Sevilla & Les Arts are 2 extreme examples of what can go wrong with govt. funded arts organizations. In Sevilla, it’s been a combination of factors. The Andalusian local govt. which funds them also supports 2 other full time orchs. – Cordoba & Malaga. That’s unusual in Spain. It’s too many orchs. for a not-so-wealthy region, so money is tight.

        Spanish orchs aren’t officially unionized, but often have individual players who are members of recognized labor unions. These labor unions are powerful and demanding. They also go to the press a lot. It looks like Sevilla must have a good number of players active in labor unions, because the unions are constantly stirring up unrest there and going to the press.

        The big issue in Sevilla, though, was their former music director, who was a govt. appointee and part of a powerful and influential family. The musicians did not like him. He was hard to get rid of. They finally did, and John Axelrod was the replacement. So Sevilla has been in the spotlight, probably because of its union affiliations, with regard to its conflictive relationship with its regional govt.

        With Les Arts, it’s a different set of problems, but also related to the organization’s relationship with its local govt. It’s a complex set of issues, but basically it comes down to Valencia wanting credit for and control of their opera house but running into a lot of problems trying to do this because they had no experience. And since many big names were involved, and since opera companies always seem to make the headlines when they’re in trouble, everyone saw the various disasters play out publicly in the press.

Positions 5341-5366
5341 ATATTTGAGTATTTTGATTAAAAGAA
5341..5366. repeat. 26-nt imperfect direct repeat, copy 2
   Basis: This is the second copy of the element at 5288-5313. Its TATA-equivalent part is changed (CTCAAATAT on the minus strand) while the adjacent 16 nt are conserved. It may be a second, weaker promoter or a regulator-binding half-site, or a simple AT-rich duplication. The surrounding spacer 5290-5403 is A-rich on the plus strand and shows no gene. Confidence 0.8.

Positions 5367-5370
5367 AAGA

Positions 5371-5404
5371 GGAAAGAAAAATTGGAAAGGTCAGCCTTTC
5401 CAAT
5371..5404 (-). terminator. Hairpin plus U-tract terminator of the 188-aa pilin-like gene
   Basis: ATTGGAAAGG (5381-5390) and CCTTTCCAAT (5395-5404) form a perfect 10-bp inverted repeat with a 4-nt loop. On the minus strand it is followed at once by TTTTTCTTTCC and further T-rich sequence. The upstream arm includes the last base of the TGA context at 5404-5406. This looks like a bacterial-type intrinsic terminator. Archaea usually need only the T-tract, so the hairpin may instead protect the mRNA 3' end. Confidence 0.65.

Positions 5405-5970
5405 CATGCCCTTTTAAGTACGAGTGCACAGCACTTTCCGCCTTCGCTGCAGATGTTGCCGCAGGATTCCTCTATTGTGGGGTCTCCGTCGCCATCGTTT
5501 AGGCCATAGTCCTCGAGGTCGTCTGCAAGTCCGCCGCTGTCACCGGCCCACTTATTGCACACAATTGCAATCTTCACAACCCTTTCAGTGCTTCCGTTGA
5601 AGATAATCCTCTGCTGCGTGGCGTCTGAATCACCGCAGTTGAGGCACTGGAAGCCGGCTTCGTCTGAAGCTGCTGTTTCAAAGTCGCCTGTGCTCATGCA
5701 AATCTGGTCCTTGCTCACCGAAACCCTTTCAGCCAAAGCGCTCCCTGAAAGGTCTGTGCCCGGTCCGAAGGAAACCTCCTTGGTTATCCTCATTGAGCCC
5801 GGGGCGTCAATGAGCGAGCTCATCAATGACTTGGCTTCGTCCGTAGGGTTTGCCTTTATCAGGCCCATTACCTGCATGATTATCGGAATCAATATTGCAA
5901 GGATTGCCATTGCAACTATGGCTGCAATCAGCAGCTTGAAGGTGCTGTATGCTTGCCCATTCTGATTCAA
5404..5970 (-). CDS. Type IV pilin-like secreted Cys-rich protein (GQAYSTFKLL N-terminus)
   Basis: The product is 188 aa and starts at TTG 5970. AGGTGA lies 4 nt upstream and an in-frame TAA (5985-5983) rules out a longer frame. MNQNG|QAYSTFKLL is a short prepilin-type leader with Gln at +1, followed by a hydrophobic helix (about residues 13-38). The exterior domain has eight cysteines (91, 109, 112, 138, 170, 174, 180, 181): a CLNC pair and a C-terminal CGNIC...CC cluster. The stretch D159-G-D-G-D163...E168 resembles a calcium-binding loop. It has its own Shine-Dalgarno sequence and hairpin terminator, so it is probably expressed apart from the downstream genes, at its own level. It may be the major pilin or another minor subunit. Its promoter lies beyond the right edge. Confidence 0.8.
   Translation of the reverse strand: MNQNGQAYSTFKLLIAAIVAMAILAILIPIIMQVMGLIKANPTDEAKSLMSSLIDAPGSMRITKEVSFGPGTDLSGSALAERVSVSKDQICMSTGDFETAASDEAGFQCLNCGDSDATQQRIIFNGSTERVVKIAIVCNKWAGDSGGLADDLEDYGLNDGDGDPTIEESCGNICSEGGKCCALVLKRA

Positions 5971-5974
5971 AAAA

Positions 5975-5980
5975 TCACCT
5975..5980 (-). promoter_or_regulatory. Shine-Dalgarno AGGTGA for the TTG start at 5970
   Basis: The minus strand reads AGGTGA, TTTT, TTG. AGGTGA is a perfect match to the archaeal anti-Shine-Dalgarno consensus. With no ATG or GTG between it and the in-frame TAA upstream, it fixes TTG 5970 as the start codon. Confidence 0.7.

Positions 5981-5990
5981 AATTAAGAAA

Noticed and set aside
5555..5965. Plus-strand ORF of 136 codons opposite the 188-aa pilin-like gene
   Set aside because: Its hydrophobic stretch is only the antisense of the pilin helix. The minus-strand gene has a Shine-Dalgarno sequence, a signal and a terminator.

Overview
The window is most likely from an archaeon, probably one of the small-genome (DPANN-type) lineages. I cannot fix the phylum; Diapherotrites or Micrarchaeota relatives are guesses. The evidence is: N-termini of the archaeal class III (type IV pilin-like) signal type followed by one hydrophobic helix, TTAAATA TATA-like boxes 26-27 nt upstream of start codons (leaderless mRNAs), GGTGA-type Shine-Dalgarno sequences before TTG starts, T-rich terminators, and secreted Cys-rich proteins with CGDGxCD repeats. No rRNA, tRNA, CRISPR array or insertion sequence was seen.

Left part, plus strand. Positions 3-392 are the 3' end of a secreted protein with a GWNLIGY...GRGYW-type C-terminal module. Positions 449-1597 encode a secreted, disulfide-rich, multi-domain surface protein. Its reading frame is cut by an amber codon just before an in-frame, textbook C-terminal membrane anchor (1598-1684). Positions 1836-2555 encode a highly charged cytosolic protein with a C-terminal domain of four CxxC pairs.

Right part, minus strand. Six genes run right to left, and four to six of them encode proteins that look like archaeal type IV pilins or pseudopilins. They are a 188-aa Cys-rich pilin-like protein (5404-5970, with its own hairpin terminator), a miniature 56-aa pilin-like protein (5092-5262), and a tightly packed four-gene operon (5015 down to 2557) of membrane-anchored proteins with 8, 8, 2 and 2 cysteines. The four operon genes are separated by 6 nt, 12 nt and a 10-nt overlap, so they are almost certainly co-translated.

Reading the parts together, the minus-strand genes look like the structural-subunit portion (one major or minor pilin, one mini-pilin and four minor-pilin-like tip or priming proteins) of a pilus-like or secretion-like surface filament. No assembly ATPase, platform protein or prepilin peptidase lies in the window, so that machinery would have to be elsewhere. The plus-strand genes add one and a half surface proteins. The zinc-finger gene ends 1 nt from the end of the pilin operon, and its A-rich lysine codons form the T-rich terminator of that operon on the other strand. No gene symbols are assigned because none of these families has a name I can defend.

Many Spanish orchs do indeed have conflicts with the regional govts. which support them. But they are seldom reported in the press as they have been in Sevilla and Les Arts.

        The Orchestra of the Region of Murcia, for example, is bound to have some conflicts because one of the dominant political parties in that region is the far right, anti-feminist Vox. Their music director is a woman. But you never read this in the news. You hear about it word of mouth. You read between the lines.

        The bottom line on accepting a music directorship in Spain is that you have to do your homework. Know what you’re getting into, the history of the orch, the govt. you’ll be answering to. Are there local elections coming up? That could change the whole dynamic of the orchestra. I’m not convinced James Gaffigan did that.

        Just as a US music director answers to a Board of Directors, a Spanish music director answers to the local government. Ideally this is done through a good manager, but that doesn’t always happen. Being a MD in Spain requires a different skillset than in the US. You don’t have to deal with fund raising, but you do have to be a good diplomat and political advocate for your orchestra.

  • Dot says:

    Overrated musician strategically married to a politically clever but mediocre violinist who’s had enough plastic surgery to shame Cher. Slow clap.